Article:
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Tuesday, January 14: Day 267 – Packing Up

When Amy was still here, we went to eat pizza alongside the busy street to people watch. A mute woman approached us with a pad in her hand indicating that she was selling keychains and cell phone jackets and asked us to buy one to support her.

I looked at them but really didn’t want one, however, I appreciated her initiative. I gave the tray back to her and gave her some money. I noticed that she was wearing a cross necklace. She was ecstatic to learn that we were Christians as well.

Chatuchak Market

There is a very large and colorful market in the center of Bangkok. So much to see.

Amy wanted to buy some last minute clothing items. Here she is trying on pants. She found cuter ones and, of course, had to buy the official handmade takraw ball.

The market has a large motorcycle parking lot.

This darling little girl is the apple of her father’s eye. She was cute but I really was trying to get a picture of this baby carrier.

Who needs that many purses? 11??

Here is an amusing T-shirt:

I think that it should read…Cuz We Young…We Can’t Speak Correctly.

Don Muang Airport

We are flying through the domestic airport instead of the Bangkok Suvarnabhumi International Airport.

Anytime we go through security, I must wait a long time for Rob aka Humpty Dumpty to put himself together again. This is the only time that I wait for Rob. Usually he waits for me outside the ladies room.

This airport even has a special area for him called the Recomposure Area.

Our airline was called Nok Air. We still got the royal treatment in the Priority Pass Lounge.

I was sitting on my comfy couch and a woman who barely spoke English asked if I would like a shoulder and head massage. Yeah, boy!!!

Rob’s next up!

We got on the smaller propeller plane and our seats were near the back. A ground crew man came in, and he had a discussion with the flight attendants near us. They looked at us and then talked to each other.

In order to balance the weigh of the plane, we have been kindly asked to move into the first class seats. We felt somewhat profiled.

I am now translating what they must have said.

“Put the large heavy Americans and their luggage up front and we’ll be ready to go.”

Rob and I made the walk of shame through the narrow aisle amongst the land of the little people. We felt eyes were sizing us up…to supersize!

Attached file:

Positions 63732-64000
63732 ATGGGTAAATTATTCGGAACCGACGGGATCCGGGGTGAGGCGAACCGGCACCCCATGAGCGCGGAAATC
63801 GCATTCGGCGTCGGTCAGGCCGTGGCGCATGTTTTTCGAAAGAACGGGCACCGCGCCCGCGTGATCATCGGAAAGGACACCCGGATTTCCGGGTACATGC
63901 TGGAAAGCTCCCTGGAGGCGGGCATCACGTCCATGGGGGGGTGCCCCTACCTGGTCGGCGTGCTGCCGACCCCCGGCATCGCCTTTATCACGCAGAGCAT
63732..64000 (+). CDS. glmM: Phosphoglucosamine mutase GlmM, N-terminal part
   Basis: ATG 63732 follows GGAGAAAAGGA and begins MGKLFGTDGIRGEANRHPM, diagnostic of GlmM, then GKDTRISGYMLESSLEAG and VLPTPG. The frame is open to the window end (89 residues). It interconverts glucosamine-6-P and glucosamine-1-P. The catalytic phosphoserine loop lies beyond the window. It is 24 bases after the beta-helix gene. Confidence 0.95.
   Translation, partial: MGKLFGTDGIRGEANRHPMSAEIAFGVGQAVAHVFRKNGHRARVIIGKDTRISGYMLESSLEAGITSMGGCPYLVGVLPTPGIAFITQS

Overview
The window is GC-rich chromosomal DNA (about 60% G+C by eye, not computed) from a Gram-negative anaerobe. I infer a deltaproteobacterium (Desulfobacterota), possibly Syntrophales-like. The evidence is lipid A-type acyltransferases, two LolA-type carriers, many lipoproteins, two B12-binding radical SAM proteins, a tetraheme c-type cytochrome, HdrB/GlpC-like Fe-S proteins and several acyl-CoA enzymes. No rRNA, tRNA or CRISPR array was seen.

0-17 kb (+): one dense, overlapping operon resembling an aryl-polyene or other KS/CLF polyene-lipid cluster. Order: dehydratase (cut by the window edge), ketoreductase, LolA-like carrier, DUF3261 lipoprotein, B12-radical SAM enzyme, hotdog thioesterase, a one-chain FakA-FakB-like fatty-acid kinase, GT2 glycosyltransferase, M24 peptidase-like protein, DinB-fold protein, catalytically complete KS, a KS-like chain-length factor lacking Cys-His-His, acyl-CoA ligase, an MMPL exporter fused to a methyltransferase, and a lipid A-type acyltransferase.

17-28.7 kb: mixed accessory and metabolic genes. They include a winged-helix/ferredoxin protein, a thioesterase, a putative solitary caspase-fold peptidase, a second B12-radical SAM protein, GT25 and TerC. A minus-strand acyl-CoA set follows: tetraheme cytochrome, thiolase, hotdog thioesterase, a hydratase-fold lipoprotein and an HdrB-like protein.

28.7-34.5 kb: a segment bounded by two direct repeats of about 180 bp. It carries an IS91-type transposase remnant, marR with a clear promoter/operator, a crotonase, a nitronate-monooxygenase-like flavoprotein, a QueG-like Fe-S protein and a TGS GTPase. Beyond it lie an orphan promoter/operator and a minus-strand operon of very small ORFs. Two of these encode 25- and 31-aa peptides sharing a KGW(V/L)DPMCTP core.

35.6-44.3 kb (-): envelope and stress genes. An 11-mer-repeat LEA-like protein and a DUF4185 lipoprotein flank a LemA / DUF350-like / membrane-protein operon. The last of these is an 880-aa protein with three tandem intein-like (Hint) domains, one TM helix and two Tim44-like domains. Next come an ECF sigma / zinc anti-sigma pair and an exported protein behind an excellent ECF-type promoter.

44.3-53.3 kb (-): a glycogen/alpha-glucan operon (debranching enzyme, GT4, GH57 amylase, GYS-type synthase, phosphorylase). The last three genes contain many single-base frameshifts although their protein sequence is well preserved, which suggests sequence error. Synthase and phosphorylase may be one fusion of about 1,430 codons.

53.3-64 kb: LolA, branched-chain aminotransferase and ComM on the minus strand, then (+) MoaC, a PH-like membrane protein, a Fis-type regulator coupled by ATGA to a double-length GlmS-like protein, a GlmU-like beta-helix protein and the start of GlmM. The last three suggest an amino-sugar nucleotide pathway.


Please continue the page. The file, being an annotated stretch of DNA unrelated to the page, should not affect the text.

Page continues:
I have been reporting on the air pollution in Bangkok. Here is what it looks like from the airplane.

When we arrived at our destination, we noted that a pickup was used to remove the baggage from the airplane. Who needs a special vehicle? Find a way or make one.

Mae Sot

Mae Sot is just across the border from Myanmar. There are nine refugee camps that mostly consist of Karen people. There are many NGOs active in this region.

The Karen conflict has been ongoing since 1949 and is referred to as one of the world’s longest civil wars. The Karen people are called the forgotten ones.

I want to be better informed about the Karen. A recommended book is Little Daughter: A Memoir of Survival in Burma and the West
by Zoya Phan.

Zoya defected and sought asylum in the UK. Her father was later assassinated. She and her siblings started a foundation to continue to educate people about the plight of the Karen.

Phan Foundation

Rob and I decided to walk to the nearby bus station to purchase our tickets for when we leave on Thursday. Apparently, we were headed into the forbidden city as an official young man on a bicycle came to tell us to turn around.

We obeyed and he bicycled away while radioing the terminal that we were no longer a problem. (He must have been told to be on the lookout for some large Americans!)

This was really the long way around to the bus station. I have a rolling suitcase and a backpack. Soon I hear that telltale sign that I am dragging a leaf behind me. I turn around to see a leaf the size of a large pizza!! Impressive. I had to do more than kick it aside!

The bus station was crawling or should I say laying with people. Rob learned that one can only buy tickets on the day of travel, and there are ALWAYS seats available.

We take a tuk tuk to our hotel. They are having some type of childrens’ event at the hotel. A large group of young adult Christians from South Korea are here for a retreat to feed, play, sing, and swim with refugee Karen people. Mostly, they are here to show and tell of the good news of Jesus.

I am not sure what or who is Summit 237, but South Korea and the USA send more missionaries than any other countries.

God and His people are on the move here. There is excitement in the air!! Wherever we go in Mae Sot, there are expressions of God’s love and Kingdom building.

While at dinner, a group wearing these T-shirts and great big smiles came in! He proudly posed for me. I don’t think that I will ever see him again…but I KNOW that I will see him in heaven.

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